Sometimes lots of little pieces of knowledge just click. I was doing my Cell Mechanics homework this morning and reading about dynamic instability in microtubules. Microtubules are polymer tubes assembled out of lots of individual proteins, called subunits, which form the backbone of biological cells and are required for cell division amongst other things). It mentioned the drug taxol which binds to the tubulin subunits and prevents microtubules from breaking down. This interrupts cell division which is why taxol is used to treat cancer.

I mentioned this to Bex who coincidentally had read an article in the NYTimes recently about the discovery of taxol in the forests of the Pacific Northwest. You should check it out here.

Where it gets really interesting is that my research is on how neurons translate mechanical force into electrical signals, which can be processed by your brain. One of the motivations for the work is that people on chemotherapy often lose touch sensation in their extremities. I hadn’t ever thought about it in depth before, but then the light bulb went off.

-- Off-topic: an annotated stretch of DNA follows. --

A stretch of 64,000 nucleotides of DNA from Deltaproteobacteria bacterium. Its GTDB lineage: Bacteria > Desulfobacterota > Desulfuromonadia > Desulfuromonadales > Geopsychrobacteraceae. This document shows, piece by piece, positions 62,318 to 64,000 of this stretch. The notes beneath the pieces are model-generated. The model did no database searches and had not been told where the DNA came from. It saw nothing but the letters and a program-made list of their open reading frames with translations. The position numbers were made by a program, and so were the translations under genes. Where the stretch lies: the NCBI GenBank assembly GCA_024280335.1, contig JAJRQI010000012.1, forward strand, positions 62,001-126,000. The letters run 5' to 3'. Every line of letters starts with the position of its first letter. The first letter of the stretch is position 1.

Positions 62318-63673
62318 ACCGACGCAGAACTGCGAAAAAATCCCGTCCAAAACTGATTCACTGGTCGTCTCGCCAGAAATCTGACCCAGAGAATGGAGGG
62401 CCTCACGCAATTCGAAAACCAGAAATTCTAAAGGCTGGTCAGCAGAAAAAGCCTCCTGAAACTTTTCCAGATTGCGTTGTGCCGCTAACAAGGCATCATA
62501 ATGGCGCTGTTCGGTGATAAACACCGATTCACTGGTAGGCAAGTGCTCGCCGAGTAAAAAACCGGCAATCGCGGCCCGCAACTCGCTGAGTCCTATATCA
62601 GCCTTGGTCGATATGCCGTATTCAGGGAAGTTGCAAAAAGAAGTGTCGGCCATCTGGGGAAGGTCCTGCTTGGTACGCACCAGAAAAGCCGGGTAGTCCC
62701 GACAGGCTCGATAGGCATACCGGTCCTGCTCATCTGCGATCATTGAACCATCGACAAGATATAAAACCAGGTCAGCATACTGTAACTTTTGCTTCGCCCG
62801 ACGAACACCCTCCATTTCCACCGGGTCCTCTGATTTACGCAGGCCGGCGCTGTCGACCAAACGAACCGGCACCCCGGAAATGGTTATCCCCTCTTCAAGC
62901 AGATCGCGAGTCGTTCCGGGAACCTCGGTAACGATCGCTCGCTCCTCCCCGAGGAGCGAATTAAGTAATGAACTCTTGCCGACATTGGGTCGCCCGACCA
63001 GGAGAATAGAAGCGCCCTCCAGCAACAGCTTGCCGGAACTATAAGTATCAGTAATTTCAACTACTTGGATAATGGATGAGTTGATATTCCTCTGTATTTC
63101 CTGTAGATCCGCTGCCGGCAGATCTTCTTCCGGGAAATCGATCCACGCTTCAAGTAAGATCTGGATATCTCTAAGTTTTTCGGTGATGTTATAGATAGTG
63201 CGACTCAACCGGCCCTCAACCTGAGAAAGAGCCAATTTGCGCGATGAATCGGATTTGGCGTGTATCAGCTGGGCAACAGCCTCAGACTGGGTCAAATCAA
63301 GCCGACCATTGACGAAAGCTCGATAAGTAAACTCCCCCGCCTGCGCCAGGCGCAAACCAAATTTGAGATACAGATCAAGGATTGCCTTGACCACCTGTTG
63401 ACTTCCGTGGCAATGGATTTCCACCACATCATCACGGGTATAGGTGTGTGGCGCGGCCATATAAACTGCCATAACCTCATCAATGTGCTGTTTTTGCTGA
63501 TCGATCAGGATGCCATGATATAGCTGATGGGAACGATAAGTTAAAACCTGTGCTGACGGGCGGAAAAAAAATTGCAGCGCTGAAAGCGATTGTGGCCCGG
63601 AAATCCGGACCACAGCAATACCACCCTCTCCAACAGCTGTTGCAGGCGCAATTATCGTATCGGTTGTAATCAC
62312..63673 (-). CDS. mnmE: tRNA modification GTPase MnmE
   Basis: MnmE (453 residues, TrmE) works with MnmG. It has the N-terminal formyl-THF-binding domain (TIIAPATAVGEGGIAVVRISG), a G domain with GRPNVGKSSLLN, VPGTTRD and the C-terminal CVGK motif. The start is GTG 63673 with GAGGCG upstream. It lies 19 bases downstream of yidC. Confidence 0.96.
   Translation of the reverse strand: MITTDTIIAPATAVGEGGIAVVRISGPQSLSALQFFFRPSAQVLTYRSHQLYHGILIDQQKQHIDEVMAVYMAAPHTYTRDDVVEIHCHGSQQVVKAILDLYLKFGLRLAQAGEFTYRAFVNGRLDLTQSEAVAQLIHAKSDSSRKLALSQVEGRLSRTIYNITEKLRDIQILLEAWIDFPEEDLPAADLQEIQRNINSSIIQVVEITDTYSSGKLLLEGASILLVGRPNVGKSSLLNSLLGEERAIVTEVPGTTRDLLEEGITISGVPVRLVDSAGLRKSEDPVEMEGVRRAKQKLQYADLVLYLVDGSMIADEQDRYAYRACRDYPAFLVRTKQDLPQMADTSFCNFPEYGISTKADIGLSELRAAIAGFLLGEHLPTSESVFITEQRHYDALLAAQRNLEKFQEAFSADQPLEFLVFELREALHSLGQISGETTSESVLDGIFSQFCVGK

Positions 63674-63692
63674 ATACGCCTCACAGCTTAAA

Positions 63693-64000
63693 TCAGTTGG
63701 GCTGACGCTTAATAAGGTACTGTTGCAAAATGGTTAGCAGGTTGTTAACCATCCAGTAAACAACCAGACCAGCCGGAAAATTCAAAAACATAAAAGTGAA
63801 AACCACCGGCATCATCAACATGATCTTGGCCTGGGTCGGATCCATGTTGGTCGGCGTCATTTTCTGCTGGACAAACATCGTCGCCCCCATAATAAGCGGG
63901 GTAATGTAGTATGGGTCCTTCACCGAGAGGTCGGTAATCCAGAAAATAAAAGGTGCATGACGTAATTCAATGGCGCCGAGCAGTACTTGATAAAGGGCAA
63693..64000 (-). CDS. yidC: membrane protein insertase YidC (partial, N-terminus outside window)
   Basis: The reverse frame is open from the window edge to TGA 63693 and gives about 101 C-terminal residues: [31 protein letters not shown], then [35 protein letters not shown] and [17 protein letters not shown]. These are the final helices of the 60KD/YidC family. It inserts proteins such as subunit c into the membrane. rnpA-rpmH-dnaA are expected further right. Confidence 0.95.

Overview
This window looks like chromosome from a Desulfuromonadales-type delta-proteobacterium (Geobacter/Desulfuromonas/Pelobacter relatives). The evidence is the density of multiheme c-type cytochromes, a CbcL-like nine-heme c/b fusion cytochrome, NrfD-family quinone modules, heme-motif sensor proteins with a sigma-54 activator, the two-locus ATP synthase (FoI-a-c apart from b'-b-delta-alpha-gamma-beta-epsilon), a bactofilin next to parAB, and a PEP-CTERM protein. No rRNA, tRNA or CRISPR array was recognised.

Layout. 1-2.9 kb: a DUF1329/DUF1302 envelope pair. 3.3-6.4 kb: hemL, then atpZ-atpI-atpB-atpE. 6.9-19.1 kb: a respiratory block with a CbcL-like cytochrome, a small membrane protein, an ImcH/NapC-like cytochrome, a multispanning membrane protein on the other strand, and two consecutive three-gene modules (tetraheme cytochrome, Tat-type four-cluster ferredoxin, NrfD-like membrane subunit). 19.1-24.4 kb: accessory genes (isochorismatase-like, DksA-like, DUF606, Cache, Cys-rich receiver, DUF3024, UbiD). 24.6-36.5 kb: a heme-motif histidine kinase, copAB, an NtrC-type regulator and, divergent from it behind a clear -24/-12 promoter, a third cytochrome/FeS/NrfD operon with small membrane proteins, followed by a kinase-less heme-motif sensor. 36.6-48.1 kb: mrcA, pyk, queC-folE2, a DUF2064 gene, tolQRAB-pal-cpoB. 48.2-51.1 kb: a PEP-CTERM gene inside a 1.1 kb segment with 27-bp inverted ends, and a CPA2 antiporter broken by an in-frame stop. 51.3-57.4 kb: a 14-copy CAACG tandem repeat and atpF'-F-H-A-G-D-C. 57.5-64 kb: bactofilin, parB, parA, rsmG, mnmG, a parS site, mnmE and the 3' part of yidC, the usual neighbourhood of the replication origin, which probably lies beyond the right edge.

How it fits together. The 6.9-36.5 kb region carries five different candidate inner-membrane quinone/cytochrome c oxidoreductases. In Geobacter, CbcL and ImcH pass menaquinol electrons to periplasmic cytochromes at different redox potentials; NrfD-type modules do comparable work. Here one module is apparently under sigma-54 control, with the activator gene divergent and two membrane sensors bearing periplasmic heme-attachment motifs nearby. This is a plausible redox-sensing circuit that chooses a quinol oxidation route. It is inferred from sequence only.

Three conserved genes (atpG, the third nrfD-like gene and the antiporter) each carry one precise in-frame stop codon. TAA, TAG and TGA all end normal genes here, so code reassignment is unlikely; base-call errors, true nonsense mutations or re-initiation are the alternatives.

Special neurons in your body have proteins on their surface that allow sodium (like in table salt) to pass into and out of the cell whenever a force is applied to them. The movement of the sodium ions leads to an electrical signal being transmitted to your brain, alerting it of the force. These proteins (called ion channels) attach to microtubules inside of the cell. So when taxol modifies the network of the microtubules in your cells it either stop the ion channel from binding to it (through another tether protein) or the mechanical properties of the network change, altering the sensitivity of mechanotransduction for example. Awesome.